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East Texas Food Bank seeking soul food chefs to teach healthy cooking class

The East Texas Food Bank is looking for one to two volunteers to help develop its nutrition department’s Soul Food Sessions.

The sessions are an adaptation of the Cooking Matters course taught by the food bank. Cooking Matters is a six-week course that meets for two hours weekly with a group of participants to explore food management skills such as cooking healthy on a budget, meal planning, food safety, and cooking techniques. The class is free to participants and meals are prepared in class with a free bag of groceries for that week’s recipe for each participant family.

Volunteer culinary instructors teach people of all ages how to cook and shop for healthy, low-cost foods. They combine their knowledge and experience with lesson plans and recipes provided in the Cooking Matters curricula. The class is team-taught with a nutritionist. A training session in teaching through facilitated dialogue and how to create a learner-centered environment are required of all volunteers.

Culinary volunteers are usually either graduates of or enrolled in a two-year culinary training program or have at least two years working as a cook or chef. However professional experience is not required and the emphasis for this class will be an individual who is familiar with cooking techniques specifically in soul food. Experienced home chefs are welcome to apply.

The first series is set for Saturday mornings, beginning the second weekend in June at the Glass Recreation Center, 501 W. 32nd St. This class is limited to eight families and a second fall series will follow based on participant interest.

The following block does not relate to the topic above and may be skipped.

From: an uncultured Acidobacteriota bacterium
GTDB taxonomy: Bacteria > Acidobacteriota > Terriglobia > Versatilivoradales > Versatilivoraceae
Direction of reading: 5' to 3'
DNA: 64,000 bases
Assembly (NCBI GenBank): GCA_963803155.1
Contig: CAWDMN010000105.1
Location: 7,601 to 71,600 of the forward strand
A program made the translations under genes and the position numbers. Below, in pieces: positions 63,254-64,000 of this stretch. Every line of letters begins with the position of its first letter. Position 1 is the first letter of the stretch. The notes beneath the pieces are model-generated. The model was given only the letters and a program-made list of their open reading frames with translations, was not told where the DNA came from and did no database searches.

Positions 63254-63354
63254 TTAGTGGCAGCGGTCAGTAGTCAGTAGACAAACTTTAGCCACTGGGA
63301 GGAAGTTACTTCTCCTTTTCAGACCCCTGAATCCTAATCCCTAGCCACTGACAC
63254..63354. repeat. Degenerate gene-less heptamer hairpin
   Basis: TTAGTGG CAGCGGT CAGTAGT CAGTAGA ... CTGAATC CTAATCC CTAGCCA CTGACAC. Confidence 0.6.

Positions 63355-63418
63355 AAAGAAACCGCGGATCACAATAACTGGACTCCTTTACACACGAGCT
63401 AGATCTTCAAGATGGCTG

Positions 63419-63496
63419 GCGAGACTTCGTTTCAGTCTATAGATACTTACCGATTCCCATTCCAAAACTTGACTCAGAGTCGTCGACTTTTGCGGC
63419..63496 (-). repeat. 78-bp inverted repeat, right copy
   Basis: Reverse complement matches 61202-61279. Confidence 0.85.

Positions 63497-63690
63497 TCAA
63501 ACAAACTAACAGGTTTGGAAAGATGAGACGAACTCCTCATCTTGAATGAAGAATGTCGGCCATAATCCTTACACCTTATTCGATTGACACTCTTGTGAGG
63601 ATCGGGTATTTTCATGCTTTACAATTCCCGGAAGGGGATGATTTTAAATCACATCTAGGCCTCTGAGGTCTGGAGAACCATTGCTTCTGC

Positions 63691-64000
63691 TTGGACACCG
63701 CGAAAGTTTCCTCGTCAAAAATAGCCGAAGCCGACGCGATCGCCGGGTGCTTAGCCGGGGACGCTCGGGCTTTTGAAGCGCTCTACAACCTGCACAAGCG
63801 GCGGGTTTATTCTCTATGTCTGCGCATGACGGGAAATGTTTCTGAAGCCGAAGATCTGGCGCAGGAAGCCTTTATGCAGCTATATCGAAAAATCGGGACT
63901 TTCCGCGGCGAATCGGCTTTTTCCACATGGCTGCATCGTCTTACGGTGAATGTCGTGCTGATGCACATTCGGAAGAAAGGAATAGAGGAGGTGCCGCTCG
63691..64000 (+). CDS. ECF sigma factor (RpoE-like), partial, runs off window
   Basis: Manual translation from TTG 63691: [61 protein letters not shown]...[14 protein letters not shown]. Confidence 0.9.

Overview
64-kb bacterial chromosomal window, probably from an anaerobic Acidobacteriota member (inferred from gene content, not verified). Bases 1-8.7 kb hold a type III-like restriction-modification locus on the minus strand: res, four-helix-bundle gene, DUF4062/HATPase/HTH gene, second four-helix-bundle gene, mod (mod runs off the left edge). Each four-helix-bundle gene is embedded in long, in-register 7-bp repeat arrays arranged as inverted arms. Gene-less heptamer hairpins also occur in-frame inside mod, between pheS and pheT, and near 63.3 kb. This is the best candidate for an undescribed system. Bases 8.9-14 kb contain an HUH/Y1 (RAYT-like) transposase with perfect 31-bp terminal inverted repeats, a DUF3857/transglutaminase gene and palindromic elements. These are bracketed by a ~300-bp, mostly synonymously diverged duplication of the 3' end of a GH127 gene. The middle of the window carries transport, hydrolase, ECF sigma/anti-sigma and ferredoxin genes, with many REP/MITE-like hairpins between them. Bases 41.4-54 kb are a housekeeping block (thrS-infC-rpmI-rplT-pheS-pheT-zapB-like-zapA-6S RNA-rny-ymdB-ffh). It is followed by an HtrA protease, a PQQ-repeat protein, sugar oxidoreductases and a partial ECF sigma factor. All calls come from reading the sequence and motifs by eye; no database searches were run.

Interested volunteers can contact Christina Balduf at 903-253-3776 or cbalduf@easttexasfoodbank.org.

ABOUT SOUL FOOD

 

 

Soul food often gets a bad reputation, however, it’s use of a variety of local fruits and vegetables in techniques passed down through generations is a good basis for a healthful diet.

Culinary historian Adrian Miller notes that the framework of  West African cooking–where soul food derives from– included a diet filled with dark leafy greens, sweet potatoes, legumes, and fish. Cooking with meat was done less often, and frying meat was for special occasions.

“If you actually look at rural roots of soul food in the antebellum South, it was a cuisine primarily based on seasonal vegetables, and very little meat was eaten,” he says on his website, firstwefeast.com.

In other words, it is possible to have healthy soul dishes that taste good without fatty meats, processed ingredients, and excessive amounts of salt and sugar.

 

 

 

 

 

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